Istanbul, once a magnificent city of Islamic civilization, known to Muslims of another age as Jannatu dunya (paradise on earth), is today laid open for inspection by the prying eyes of western tourists. Travel agencies market the experience in Europe, America, Japan, and Israel with promises of ‘voluptuous belly dancers,’ ‘sumptuous feasts,’ and ‘sensuous Turkish baths.’ Some tour promoters cater to Christian visitors by trumpeting ‘Byzantine splendor’ or the ‘ancient churches and vineyards of Cappadocia,’ the latter a required stop for western tourists in Muslim Turkey.
Tourists from the west are fascinated by backsliding Muslims, or by those who seem to be backsliding because of the customer-host dynamics of the tourism industry. Many tourists seem to be snooping around for tawdry tidbits to tell back home. Ismail, a hotel worker in old Istanbul, observes, ‘they are looking for the slightest sign of corruption by Muslims, especially those associated with the Refah and Fazilat Parties.’
Once cornered in this situation, many Muslims may say what the customer wants to hear, catering to western expectations and interests in the name of business. But all the while, everyone seems oblivious to the underlying power dynamic implicit here. Similarly, questions on hijab are rampant, though one will rarely see a tourist asking a Muslim woman who is covered, preferring instead to ask men who speak European languages, thus reinforcing their own expectations of women’s silence and oppression, and men’s volition.
Working in a tourist hotel has its pitfalls for devout Muslims. Adil, a hotel worker in Sultanahmet district, notes that, ‘it is like a banana peel waiting for you to slip on it.’ He recounts an incident when he refused to carry raki, a Turkish alcoholic beverage, prompting the Muslim hotel owner to threaten that he either serve alcohol or he will be fired. Adil chose the latter, reflecting ‘how could I tell my family in Eastern Turkey that I made my living carrying something haram?’ Another hotel worker, Ismail, complained of missionaries who constantly offered to buy him alcoholic drinks, and, in one instance, even offered to arrange for him to date their own daughter!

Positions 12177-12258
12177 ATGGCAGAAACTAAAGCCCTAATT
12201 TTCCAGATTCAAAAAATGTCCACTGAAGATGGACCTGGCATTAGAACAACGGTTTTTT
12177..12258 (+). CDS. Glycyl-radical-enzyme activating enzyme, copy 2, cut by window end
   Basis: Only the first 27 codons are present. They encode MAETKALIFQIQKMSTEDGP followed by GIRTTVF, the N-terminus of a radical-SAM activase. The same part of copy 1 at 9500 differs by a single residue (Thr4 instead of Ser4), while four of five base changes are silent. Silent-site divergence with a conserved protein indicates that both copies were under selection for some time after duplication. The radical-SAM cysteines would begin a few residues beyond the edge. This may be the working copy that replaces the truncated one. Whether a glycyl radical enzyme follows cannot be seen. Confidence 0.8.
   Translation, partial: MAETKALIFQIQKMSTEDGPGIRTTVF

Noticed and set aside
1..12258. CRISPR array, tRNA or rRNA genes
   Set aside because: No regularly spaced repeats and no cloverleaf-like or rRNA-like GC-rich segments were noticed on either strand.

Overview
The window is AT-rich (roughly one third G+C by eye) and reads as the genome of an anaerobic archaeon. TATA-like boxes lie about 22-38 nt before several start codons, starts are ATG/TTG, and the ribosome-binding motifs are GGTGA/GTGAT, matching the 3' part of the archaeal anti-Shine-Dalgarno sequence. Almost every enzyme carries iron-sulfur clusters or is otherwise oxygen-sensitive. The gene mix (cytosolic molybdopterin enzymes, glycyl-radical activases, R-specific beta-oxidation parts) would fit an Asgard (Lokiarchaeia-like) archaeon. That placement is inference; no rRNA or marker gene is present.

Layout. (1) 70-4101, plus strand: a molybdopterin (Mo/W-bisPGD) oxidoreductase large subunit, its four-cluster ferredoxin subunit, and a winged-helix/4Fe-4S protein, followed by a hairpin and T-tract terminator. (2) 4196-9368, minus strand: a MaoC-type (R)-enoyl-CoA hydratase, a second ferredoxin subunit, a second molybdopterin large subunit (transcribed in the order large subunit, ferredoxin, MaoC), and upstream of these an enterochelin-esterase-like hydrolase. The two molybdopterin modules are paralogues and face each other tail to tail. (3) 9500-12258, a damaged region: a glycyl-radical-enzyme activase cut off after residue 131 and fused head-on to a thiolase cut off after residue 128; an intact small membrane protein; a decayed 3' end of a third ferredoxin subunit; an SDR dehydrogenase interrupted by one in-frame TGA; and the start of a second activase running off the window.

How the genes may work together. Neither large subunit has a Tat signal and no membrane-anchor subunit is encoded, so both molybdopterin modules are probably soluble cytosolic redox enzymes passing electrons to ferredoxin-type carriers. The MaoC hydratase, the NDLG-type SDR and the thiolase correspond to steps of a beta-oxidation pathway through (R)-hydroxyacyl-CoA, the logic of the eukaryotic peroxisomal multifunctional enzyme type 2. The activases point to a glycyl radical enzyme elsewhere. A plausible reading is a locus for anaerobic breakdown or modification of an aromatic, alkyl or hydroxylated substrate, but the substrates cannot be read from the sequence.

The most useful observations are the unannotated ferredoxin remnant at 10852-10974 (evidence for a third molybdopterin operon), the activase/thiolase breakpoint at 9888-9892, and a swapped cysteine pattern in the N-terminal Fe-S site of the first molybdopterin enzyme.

Alcohol is prominently served in many Turkish hotels, catering to westerners who cannot seem to have a good time unless they are swilling beers and booze. Western beer companies have been quick to capitalize on this, offering to sponsor hotels by providing ‘free’ signs with the hotel name alongside a brewery’s corporate logo. According to some observers, tourist hotels, mostly run by Muslims, have had to begin serving alcohol to achieve a government sponsored and much coveted ‘four star’ rating for the tourist agencies. (Five stars are reserved for European hotels only.)
In Sultanahmet and other regions under former Refah Party control, hotels are supposed to be forbidden from serving alcohol, but enforcement is shaky. So, while proprietors could theoretically lose their licenses for serving alcohol, most are willing to take the chance and cater to customer needs.
Wealthy Saudis flock to the shores of the Bosphorous, especially to places like Tarabaya, where they can doff their chadors and dishdakis and bask in the hot Turkish sun. Tarabaya is known locally for its high class and pricey resorts and retreats that cater to wealthy Arab princes and princesses. On most days, one can see them frolicking in the Bosphorous or sporting about on their speedboats and yachts, loathe to mix with the locals. There is no intercultural Muslim solidarity here, but plenty of good old fashioned fun in the sun for those who can afford it.